Raoul Ruiz Poster


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Overview (3)

Born in Puerto Montt, Chile
Died in Paris, Ile-de-France, France  (lung infection)
Birth NameRaúl Ernesto Ruiz Pino

Mini Bio (1)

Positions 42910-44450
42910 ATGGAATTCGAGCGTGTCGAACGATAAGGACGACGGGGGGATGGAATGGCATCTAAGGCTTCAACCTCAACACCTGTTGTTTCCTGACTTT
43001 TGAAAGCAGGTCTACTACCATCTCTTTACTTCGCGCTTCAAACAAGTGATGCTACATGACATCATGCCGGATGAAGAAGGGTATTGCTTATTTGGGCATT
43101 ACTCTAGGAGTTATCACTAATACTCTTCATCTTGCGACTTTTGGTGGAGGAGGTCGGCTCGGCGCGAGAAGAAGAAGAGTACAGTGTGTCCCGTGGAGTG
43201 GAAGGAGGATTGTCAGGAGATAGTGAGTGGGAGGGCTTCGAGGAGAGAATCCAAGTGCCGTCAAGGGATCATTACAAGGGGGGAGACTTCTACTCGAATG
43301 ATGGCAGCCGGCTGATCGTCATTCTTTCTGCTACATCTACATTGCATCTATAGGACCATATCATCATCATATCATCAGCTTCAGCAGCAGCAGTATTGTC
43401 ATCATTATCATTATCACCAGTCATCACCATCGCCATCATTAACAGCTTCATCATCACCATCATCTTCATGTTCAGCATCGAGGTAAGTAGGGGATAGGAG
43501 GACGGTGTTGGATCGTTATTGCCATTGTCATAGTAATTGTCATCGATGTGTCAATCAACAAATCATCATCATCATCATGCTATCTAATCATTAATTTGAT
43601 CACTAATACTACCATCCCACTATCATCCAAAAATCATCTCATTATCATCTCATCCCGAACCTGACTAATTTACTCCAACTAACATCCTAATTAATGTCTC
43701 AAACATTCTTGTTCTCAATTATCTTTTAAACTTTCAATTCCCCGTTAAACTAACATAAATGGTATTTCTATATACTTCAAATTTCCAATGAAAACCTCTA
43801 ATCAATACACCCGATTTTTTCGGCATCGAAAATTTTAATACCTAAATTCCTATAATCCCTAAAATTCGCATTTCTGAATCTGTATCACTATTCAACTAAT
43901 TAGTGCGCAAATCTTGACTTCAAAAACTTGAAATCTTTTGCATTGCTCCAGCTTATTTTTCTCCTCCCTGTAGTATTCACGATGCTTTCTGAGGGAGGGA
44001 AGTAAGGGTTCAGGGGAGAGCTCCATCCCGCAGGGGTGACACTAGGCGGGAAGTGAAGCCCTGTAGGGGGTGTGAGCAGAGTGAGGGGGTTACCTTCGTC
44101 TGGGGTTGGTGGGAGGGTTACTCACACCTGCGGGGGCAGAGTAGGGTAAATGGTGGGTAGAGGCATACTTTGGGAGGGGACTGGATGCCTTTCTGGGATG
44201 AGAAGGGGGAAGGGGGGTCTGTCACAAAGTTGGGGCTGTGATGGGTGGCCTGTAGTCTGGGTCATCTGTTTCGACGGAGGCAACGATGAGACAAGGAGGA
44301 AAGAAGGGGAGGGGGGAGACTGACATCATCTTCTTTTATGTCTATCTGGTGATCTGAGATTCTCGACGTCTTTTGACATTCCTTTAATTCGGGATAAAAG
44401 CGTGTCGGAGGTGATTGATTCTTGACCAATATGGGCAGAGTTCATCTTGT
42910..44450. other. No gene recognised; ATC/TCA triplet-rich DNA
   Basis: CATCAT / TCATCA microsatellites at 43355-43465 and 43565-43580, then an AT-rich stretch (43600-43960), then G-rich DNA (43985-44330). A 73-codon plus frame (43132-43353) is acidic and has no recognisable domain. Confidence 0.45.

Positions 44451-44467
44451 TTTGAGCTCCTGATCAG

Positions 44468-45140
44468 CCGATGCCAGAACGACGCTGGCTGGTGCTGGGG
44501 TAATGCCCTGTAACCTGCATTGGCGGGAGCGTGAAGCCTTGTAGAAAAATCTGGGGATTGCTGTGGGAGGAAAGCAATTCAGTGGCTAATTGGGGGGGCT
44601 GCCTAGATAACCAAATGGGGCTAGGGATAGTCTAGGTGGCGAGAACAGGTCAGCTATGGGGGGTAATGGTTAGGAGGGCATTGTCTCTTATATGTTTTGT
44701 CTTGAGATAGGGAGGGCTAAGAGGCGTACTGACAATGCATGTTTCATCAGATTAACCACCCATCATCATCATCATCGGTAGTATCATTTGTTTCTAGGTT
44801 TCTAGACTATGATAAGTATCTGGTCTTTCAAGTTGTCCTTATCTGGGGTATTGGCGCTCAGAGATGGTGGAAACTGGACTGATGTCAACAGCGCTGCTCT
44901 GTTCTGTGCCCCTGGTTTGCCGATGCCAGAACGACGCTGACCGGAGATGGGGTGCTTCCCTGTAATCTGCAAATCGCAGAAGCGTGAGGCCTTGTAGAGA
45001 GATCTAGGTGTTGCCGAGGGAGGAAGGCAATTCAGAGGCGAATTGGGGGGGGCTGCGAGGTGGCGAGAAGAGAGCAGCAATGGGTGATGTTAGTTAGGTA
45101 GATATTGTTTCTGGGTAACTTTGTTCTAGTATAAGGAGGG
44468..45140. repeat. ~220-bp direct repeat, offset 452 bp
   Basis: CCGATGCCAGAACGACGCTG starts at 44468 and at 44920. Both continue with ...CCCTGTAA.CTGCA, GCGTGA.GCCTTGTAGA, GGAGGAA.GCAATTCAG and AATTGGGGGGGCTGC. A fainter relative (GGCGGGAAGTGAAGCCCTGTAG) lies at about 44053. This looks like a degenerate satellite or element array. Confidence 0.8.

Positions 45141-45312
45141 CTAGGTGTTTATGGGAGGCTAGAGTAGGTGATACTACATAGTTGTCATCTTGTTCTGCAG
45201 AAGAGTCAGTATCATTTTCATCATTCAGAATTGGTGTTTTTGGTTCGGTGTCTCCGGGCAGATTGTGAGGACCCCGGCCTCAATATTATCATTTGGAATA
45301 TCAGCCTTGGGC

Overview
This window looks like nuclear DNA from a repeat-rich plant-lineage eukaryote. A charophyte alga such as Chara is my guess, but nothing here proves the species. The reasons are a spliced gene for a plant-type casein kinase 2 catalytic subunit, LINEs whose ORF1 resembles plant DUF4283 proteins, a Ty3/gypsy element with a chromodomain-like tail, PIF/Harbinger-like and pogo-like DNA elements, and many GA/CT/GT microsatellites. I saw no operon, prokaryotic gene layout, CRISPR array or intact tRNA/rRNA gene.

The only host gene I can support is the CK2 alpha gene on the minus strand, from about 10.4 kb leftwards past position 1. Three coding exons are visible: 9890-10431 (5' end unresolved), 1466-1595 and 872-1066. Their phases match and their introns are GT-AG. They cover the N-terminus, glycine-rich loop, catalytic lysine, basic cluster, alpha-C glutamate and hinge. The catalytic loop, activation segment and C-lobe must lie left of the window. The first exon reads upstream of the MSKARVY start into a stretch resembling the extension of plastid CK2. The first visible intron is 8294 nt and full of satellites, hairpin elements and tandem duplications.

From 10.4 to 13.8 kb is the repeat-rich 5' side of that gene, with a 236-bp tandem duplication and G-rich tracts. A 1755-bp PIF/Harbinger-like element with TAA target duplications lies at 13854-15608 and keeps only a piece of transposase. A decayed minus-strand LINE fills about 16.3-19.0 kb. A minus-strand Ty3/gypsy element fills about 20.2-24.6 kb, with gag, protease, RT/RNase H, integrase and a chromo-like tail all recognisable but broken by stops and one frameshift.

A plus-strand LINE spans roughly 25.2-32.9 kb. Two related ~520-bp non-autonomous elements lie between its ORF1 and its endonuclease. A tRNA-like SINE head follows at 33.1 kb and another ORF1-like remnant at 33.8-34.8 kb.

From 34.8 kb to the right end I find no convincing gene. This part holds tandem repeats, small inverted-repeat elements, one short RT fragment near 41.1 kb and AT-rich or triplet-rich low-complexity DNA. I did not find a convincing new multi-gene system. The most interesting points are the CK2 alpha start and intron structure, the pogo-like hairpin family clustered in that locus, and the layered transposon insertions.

Chilean director Raúl, or Raoul, Ruiz (1941-2011) was one of the most exciting and innovative filmmakers to emerge from 1960s World Cinema, providing more intellectual fun and artistic experimentation, shot for shot, than any filmmaker since Jean-Luc Godard. A guerrilla who uncompromisingly assaulted the preconceptions of film art, this frightfully prolific figure -he made over 100 films in 40 years- did not adhere to any one style of filmmaking. He worked in 35mm, 16mm and video, for theatrical release and for European TV, and on documentary and fiction features and shorts. His career began in avant-garde theatre where, between 1956 and 1962, he wrote over 100 plays. Although he never directed any of these productions, he did dabble in TV and filmmaking in the early 1960s. In 1968, with the release of his first completed feature, the Cassavetes-like Three Sad Tigers (1968), Ruiz became one of the key Chilean directors of New Latin American Cinema. A committed though critical supporter of the Marxist government of Salvador Allende, Ruiz was forced to flee his country after the fascist coup of 1973. Living in exile in Paris from that time onwards, he found a forum for his ideas in European TV and was championed by the critics of Cahiers du Cinéma, several of whom appeared in his first European successes, The Suspended Vocation (1978) and The Hypothesis of the Stolen Painting (1978), two enigmatic Pierre Klossowski adaptations. Between 1980 and his death in 2011, Ruiz was one of the world's most productive but least known auteurs, in part through a long-term working relationship with Portuguese producer Paulo Branco. Other regular collaborators included Ruiz's wife and editor Valeria Sarmiento, composer Jorge Arriagada, cinematographers Sacha Vierny, Henri Alekan and Ricardo Aronovich, writers Gilbert Adair and Pascal Bonitzer, and actor Melvil Poupaud. Key early works from this period included the surrealistic masterpieces Three Crowns of the Sailor (1983), City of Pirates (1983) and Manuel on the Island of Wonders (1984), three of his many French-Portuguese co-productions perversely yet charmingly addressing the recurring Ruizian themes of childhood, exile, and maritime and rural folklore. In the 1990s, Ruiz embarked on larger projects with prominent actors such as John Hurt, Marcello Mastroianni, Catherine Deneuve, Isabelle Huppert and John Malkovich, alternating this sporadic mainstream art-house endeavour with his usual low-budget experimental productions and the teaching of his Poetics of Cinema (two volumes of which he published in 1995 and 2007). In the 1990s and 2000s, he also shot several films and TV series' in Chile, though usually without Chilean funding. Ruiz is beloved among cinephiles as a poet of oneiric imagery and a fabulist of labyrinthine stories-within-stories whose films slip effortlessly from reality to imagination and back again. A manipulator of wild intellectual games in which the rules are forever changing, Ruiz's techniques were as varied as film itself; a collection of bizarre angles, close-ups and deep-focus compositions, bewildering POV shots, dazzling colours, and labyrinthine narratives which weave and dodge the viewer's grasp with every shot. As original as Ruiz was, one can tell much about him by the diversity of his influences; he was clearly inspired by Jorge Luis Borges, Robert Louis Stevenson, Orson Welles, "Left Bank" New Wave directors such as Chris Marker and Alain Resnais, and baroque low-budget Hollywood B-movie directors like Edgar G. Ulmer, Ford Beebe and Reginald Le Borg. His erudition also extended to medieval theology, Renaissance theatre and quantum physics. Ruiz remains a much-admired auteur on the European continent, having won prestigious prizes at Cannes, Berlin, San Sebastián, Locarno, Rome and Rotterdam. He is little-known in his native Chile, however, despite having made the widely seen Little White Dove (1973), receiving several major arts prizes and having a National Day of Mourning dedicated to him on the day of his burial there. In the English-speaking world, only a handful of Ruiz's films have been distributed and it is on these few films that his reputation there is built: most notably, major art-house fare such as the Ophüls- and Visconti-inspired Marcel Proust's Time Regained (1999) but also Comedy of Innocence (2000), Klimt (2006) and Mysteries of Lisbon (2010) and straight-to-video thriller pastiches like Shattered Image (1998) and Blind Revenge (2009). Little of his huge oeuvre is available on DVD. The works that are, however, bear witness to Ruiz's unique genius.